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Santa Maria Sun / Humor

The following article was posted on October 27th, 2009, in the Santa Maria Sun - Volume 10, Issue 33 [ Submit a Story ]
The following articles were printed from Santa Maria Sun [santamariasun.com] - Volume 10, Issue 33

Trespassers will be shot

Krider's wife dishes out boundaries in the kitchen

By ROB KRIDER

Technically, I am not allowed in my own kitchen—or “my wife’s kitchen,” I should say. I am occasionally granted permission to enter the air space around “her” kitchen, but only to do menial tasks like take out the stinking trash or kill a life-threatening evil spider. Any other kitchen access (like getting some cheese and crackers) does not meet the criteria for me to lawfully enter her kitchen domain. As you could imagine, not being able to go into the kitchen for cheese does make my life quite complicated, not to mention lacking in dairy.

 

However, my wife, whom I love, says we are on equal ground: Since she doesn’t go into the garage, I don’t need to go into the kitchen. I don’t see how the two rooms are equal, since the stuff that keeps you alive—food (namely cheese)—is stored in the kitchen, while the garage is filled with cars that don’t run, bicycles with flat tires, and other projects that are currently being ignored by me.

 

Not only am I not allowed in the kitchen, but the area is monitored by an elaborate detection system so that even when my wife is away she is notified if I trespassed into the land of milk and honey. Her security system is quite state of the art. It detects my presence by use of microscopic fibers from cheese and cracker pieces that fall from my lips onto the tables, counters, and floor. She refers to it as something called crumbs (apparently women can see these things from a mile away). Personally, I’ve never noticed them.

 

 Recently, my wife went out for the evening and left the kids and me to our own devices. The kids and I have an understanding: Don’t bother me, and I won’t bother you—which means, as long as I don’t hear any bickering, do whatever you want. Top Gear is on, and I need to concentrate. The kids know that when mom is gone they can get away with just about anything, and I won’t say squat as long as they don’t eat the last of the cheese.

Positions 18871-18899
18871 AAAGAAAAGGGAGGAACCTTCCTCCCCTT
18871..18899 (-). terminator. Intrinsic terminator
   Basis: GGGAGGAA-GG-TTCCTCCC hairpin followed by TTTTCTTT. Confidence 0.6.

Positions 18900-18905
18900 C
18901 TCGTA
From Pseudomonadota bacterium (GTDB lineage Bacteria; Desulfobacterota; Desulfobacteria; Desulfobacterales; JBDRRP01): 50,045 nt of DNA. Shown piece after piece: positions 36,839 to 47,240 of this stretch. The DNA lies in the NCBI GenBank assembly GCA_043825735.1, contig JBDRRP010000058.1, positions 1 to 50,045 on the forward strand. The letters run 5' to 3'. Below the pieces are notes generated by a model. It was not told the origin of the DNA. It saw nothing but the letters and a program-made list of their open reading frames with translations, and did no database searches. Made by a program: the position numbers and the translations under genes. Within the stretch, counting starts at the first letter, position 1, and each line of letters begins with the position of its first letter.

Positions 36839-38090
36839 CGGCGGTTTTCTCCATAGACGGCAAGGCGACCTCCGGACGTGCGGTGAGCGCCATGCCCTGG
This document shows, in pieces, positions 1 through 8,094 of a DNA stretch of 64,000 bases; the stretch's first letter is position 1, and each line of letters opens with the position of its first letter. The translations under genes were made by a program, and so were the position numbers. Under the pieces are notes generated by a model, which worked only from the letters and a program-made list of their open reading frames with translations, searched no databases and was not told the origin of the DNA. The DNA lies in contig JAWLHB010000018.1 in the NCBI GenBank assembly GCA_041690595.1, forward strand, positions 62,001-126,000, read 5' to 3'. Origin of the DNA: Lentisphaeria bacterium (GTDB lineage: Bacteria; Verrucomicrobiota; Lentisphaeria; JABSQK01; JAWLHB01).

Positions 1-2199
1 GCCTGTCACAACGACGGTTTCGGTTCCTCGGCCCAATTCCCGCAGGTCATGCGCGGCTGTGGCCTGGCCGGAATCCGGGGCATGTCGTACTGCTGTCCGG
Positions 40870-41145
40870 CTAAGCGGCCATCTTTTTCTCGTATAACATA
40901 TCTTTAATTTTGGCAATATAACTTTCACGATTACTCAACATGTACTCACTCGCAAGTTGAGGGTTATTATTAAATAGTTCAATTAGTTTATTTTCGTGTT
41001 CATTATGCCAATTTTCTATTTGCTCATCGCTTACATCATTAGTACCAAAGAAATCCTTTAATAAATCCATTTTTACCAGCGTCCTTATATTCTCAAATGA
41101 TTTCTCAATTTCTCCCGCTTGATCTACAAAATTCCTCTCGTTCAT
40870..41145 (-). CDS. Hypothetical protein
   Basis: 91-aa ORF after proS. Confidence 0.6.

On this particular evening, the kids asked, “Dad, can we bake a cake?”

 

My reply was, “I don’t know. Can you? If you can, great. Do it. If you need my help, then don’t.”

 

The kids knew the correct answer: “We can totally do it, Dad!”

 

If the kids were baking a cake, at least they wouldn’t be eating any of the cheese. I continued watching TV and sort of listened in on the kids (admittedly, less than I should have). During a commercial break, I decided to check in just to make sure that neither sibling was paying the other one a dollar to eat blended ketchup and cookies again. I’ve told them once, I’ve told them twice: Get at least $2 for something like that.

 

Unfortunately, I didn’t find the kids bartering over consuming gross food concoctions. Instead, I found a monumental disaster scene. The mess I found in “my wife’s” kitchen was indescribable. The kitchen looked like … well, it looked like two unsupervised kids baked a cake in it.

 

There were dirty dishes galore, and there was chocolate frosting on everything, including the ceiling (I didn’t ask). I realized right then if my wife came home and saw the mess, the kids’ burnt cake might just be my last supper.

 

My adrenaline kicked in, and I went into panic mode: “I don’t wanna die!” I shoved some crusty cake down my kids’ throats, said, “Go to bed!” and started to clean as fast as I could. I scrubbed the counters, the floor, and the ceiling. I even wiped up those controversial crumbs. Then it was time to tackle the immeasurable amount of dishes the kids used to bake a cake (somehow they managed to use every dish we own).

 

Dishes, which stem from the four-letter word “dish,” are one of my least favorite things to do (next to trips to the dentist and the DMV—all words that, coincidentally, begin with the letter D). If it was up to me (which it never will be), we would only eat on paper plates. That’s right, I said it: evil, tree-killing PAPER PLATES! To offset my carbon footprint, I’ll plant a tree in the yard once a year. After all of the dishes were finally done, the kitchen looked good. I was going to pull it off. She’d never find out I was in “her” kitchen.

 

Just seconds after I was done putting the last dish away, my wife walked through the front door. I ran over and greeted her with a kiss in the hall. In the middle of our kiss, she paused. She stepped back and looked at me curiously. She took a long whiff and asked, “You guys bake a cake?”

 

“Yes we did, Honey, right after I installed an oven in the garage.” m

 

Rob recently learned that just because you can somehow fit every single dish you own into a dishwasher doesn’t mean you should.




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